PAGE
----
May had failed to win a parliamentary majority on Britain's withdrawal from the European Union.Europe Politicsread more
Investors are rushing into the relative safe haven of the bond market, causing the yield on the U.S. 10-year Treasury to plummet.Real Estateread more
President Donald Trump on Thursday directed the U.S. intelligence community to "quickly and fully cooperate" with Attorney General William Barr's investigation into the...Politicsread more
Despite a decline in global commercial real estate markets, Asia-Pacific continues to enjoy a record-breaking growth — thanks to China, according to the Global Capital Flows...Real Estateread more
The Wall Street Journal and The New York Times, citing people familiar with the deal, reported that $30 million would go to plaintiffs and $14 million would be used to pay...Entertainmentread more
Danish shipping group A.P. Moller-Maersk on Friday posted first-quarter profit close to expectations and warned that trade tensions and slowing economic growth constitute...Earningsread more
Wall Street is becoming convinced that both the White House and Beijing are willing to engage in a protracted trade war that could begin to hit consumers and slow global...Market Insiderread more
The U.S. Commerce Department said its proposed rule would amend the normal countervailing duty process to include new criteria for currency undervaluation.World Economyread more
SpaceX sent 60 satellites into space in a key first mission toward the company's own high-speed internet network.Internetread more
Zilingo founder Ankiti Bose says working as an investment analyst helped her build her near-$1 billion fashion start-up.Ditching the Corporate Liferead more
TransferWise, the money transfer start-up, was valued at $3.5 billion after investors bought $292 million of shares in a secondary sale.Technologyread more
Republican Senator Cory Gardner of Colorado promised on Thursday to put holds on all nominees for Attorney General Jeff Sessions' Justice Department, amid a furor over a policy change that aims to reverse the federal government's permissive stance toward states that legalize marijuana.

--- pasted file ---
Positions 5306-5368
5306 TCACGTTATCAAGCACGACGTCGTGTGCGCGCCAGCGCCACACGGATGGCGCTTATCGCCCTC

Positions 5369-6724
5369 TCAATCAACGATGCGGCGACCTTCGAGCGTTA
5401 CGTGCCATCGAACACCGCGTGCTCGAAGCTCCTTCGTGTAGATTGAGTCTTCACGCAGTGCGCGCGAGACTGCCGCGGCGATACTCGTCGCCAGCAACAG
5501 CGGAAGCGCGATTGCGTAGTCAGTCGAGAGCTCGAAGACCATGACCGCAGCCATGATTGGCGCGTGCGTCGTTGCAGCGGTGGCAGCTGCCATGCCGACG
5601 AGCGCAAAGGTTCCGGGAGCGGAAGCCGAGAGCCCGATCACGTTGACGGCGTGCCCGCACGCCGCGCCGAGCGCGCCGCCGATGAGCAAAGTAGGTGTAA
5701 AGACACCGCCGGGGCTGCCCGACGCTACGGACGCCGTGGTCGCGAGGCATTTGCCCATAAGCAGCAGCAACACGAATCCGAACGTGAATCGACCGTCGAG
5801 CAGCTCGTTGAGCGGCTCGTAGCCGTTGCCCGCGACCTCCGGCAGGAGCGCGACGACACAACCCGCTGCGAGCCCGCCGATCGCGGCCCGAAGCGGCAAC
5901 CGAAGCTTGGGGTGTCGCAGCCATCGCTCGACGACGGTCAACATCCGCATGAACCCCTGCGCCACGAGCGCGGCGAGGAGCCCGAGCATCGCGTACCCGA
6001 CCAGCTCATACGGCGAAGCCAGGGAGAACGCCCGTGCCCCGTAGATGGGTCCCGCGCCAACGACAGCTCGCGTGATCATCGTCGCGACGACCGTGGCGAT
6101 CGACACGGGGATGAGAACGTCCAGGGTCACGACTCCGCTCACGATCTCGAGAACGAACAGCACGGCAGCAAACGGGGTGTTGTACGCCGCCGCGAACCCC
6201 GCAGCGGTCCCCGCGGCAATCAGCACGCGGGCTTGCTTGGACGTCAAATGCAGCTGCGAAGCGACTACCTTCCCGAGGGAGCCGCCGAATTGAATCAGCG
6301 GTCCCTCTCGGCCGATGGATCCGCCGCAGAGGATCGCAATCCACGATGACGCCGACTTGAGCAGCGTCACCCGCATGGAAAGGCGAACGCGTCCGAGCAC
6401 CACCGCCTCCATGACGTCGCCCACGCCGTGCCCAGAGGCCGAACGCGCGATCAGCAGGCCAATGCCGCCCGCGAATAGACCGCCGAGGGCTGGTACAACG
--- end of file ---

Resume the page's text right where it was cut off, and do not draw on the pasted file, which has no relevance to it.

On the Senate floor, a visibly agitated Gardner decried a "complete reversal" of the position he said Sessions and President Donald Trump had taken with respect to enforcing federal laws that outlaw marijuana use.
"Prior to his confirmation, then-Senator Sessions told me there would be no plans to reverse the Cole memorandum," Gardner said. He referred to a 2013 memo penned by former Deputy Attorney General James Cole essentially assuring that the Obama administration would not stop states from legalizing marijuana.
"One tweet later, one policy later, a complete reversal of what many of us on the Hill were told before the confirmation, what we had continued to believe the last year," Gardner said. "And without any notification, conversation, or dialogue with Congress [the policy was] completely reversed."
Gardner said he will be putting holds on every nomination to the Justice Department until Sessions "lives up to the commitment that he made to me in my pre-confirmation meeting with him."
A Senate hold enables a single senator to block a nomination, a motion or even a piece of legislation from being seen in the Senate.
To put holds on all nominations is especially consequential for the Justice Department, which reportedly is still missing Senate-confirmed leaders in at least six divisions.
On Thursday, Sessions issued a directive rescinding Cole's policy. The former Alabama senator directed federal prosecutors "to use previously established prosecutorial principles that provide them all the necessary tools to disrupt criminal organizations, tackle the growing drug crisis, and thwart violent crime across our country."
The Department of Justice later said in a public statement that Sessions' decision represented "a return to the rule of law."
Trump, Gardner noted on the Senate floor, had previously stated that as a presidential candidate, he wouldn't use federal authority to shut down sales of recreational marijuana.
"I think it's up to the states," Trump said in a 2016 interview. "I'm a states person. I think it should be up to the states. Absolutely."
"I would like to know from the attorney general what has changed," Gardner said on Thursday. "What has changed President Trump's mind that the Cole memorandum would be reversed and rescinded?"
Marijuana has remained federally prohibited for decades, and Colorado is one of the pioneers of legalization at the state level. In 2016, the state topped $1 billion in legal weed revenues, allowing the government to reap a $198.5 million windfall in marijuana taxes.
In 2012, Colorado became the first state in the nation to legalize marijuana for recreational use. Since then, marijuana sales have created hundreds of millions in revenue for the state every year.
The Department of Justice did not respond to a request for comment on Gardner's remarks in time for publication of this story.